the trick and even persuade the EU to lift sanctions.

Neither did Russia fare any better with persuading Armenia, another
close ally, to recognize the Georgian wayward autonomies. Invited
for a meeting in Sochi on September 2, President of Armenia Serj
Sargsjan ducked request for a clear-cut evaluation of the situation
in the Caucasus. Neither was he particularly inclined to recognize
Abkhazia and South Ossetia.

"It is not the first time that Moscow is trying to get Yerevan to
put Tbilisi under pressure, but Armenia has always avoided doing so,"
Armenian political scientist Alexander Iskanderjan shrugged. "It is to
be expected, actually. Take a look at the map. With the Azerbaijani
blockade of Armenia is in force, Georgia is essentially the only
connection between Armenia and the rest of the world." Iskanderjan
suspects that official Yerevan has one other ace to play should
Russia become overly insistent. "Sargsjan can always say that Armenia
cannot recognize South Ossetia and Abkhazia as sovereign state without
recognition of Nagorno-Karabakh." It is common knowledge after all that
Armenia cannot go for it these days because its major ally Russia will
certainly recognize territorial integrity of Azerbaijan in this case.

Central Asian countries are similarly reluctant to side up with Russia
in so sensitive a matter, at least in public. Insiders say that the
position of Kyrgyzstan, Tajikistan, and Uzbekistan on the matter of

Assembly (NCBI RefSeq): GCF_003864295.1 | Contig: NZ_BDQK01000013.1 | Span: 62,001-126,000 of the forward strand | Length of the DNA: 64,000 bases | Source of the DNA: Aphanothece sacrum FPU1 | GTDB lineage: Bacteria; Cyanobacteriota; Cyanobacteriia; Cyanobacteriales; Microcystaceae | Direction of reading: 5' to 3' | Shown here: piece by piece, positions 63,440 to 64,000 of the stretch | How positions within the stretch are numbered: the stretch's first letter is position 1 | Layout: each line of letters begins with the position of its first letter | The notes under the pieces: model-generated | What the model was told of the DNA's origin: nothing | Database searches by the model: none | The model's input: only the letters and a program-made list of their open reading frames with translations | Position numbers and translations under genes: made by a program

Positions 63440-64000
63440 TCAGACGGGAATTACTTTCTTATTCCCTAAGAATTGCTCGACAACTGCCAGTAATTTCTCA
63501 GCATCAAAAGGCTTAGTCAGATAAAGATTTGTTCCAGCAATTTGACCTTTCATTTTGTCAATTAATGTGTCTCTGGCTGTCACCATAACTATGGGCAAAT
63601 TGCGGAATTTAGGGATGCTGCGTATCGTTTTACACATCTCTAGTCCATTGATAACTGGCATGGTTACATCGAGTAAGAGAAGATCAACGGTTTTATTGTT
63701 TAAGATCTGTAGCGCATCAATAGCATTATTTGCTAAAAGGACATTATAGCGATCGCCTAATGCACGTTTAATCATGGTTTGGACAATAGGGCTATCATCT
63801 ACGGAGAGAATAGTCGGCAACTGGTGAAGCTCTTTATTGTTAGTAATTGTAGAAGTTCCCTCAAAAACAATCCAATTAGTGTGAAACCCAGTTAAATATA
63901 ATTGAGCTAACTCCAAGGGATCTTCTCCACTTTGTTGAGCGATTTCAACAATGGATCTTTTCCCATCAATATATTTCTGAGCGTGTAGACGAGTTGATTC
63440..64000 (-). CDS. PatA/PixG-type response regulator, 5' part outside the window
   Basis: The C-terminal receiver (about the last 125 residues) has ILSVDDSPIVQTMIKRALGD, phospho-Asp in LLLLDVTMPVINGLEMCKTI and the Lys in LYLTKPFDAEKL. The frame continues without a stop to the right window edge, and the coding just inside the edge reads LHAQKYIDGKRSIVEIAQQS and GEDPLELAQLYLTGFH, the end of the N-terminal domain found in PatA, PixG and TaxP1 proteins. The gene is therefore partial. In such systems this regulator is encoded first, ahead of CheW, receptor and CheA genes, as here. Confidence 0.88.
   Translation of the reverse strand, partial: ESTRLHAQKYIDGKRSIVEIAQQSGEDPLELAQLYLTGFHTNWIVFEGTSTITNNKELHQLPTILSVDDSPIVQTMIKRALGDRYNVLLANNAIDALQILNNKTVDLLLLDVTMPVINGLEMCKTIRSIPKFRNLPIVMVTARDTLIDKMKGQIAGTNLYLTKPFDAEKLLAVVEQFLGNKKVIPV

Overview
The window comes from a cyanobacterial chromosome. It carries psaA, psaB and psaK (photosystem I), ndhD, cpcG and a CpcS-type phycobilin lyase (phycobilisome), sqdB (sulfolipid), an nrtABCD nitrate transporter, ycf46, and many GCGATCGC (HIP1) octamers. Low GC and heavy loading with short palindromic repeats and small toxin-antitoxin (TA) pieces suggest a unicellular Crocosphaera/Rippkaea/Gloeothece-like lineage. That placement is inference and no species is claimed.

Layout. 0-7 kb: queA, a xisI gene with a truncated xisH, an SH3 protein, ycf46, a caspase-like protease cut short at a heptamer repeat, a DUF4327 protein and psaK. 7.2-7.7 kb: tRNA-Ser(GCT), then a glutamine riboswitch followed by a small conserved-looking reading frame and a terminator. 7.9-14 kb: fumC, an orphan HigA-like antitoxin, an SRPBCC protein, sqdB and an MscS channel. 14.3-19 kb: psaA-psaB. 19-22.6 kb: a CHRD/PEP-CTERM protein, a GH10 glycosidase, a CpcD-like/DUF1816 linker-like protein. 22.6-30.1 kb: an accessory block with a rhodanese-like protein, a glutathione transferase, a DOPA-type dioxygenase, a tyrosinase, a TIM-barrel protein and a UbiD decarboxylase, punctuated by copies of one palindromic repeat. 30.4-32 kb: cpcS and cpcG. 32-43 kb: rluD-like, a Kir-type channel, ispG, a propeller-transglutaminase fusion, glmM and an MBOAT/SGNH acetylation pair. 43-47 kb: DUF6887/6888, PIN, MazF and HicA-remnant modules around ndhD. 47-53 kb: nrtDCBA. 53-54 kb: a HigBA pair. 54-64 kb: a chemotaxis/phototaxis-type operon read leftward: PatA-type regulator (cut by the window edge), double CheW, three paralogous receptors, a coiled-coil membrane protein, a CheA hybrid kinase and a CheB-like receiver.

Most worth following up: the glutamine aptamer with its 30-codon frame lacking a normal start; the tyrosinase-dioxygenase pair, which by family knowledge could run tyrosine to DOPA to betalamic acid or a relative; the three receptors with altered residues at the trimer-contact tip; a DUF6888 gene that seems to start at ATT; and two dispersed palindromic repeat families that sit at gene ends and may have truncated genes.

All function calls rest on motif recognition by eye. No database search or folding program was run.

recognition is unlikely to differ from the position they displayed
during the Shanghai Cooperation Organization summit in Dushanbe on
August 28.

Sources say that Bishkek, Dushanbe, and Tashkent reassured Russia
at the Shanghai Cooperation Organization summit that they thought
Moscow had every right to recognize South Ossetia and Abkhazia as
sovereign states. As long as it abided by the six principles of
the Medvedev-Sarkozy plan, that is. As a matter of fact, not even
Russian Prime Minister Vladimir Putin succeeded in eliciting from
Uzbek President Islam Karimov an expression of public support of the
Russian policy in the Caucasus, the other day.

All things considered, Kazakhstan with its President Nursultan
Nazarbayev appears to be Russia’s most steady and dedicated ally
and supporter. Opening a parliament session in Astana the other day,
Nazarbayev backed Moscow in practically the words he had previously
used in Dushanbe.

It seems that official Astana wouldn’t mind becoming the principal
international broker in the dialogue between Russia and the West over
the Caucasus.

As for the forthcoming Organization summit, it will become just
another demonstration of the fact that the process of divorce
within the erstwhile USSR is not over yet and that the Commonwealth
(conceived as it was as an instrument of making the divorce peaceful
and civilized) is shrinking in size. In a word, it is only necessary
to wait a month longer, until the next CIS summit in Bishkek.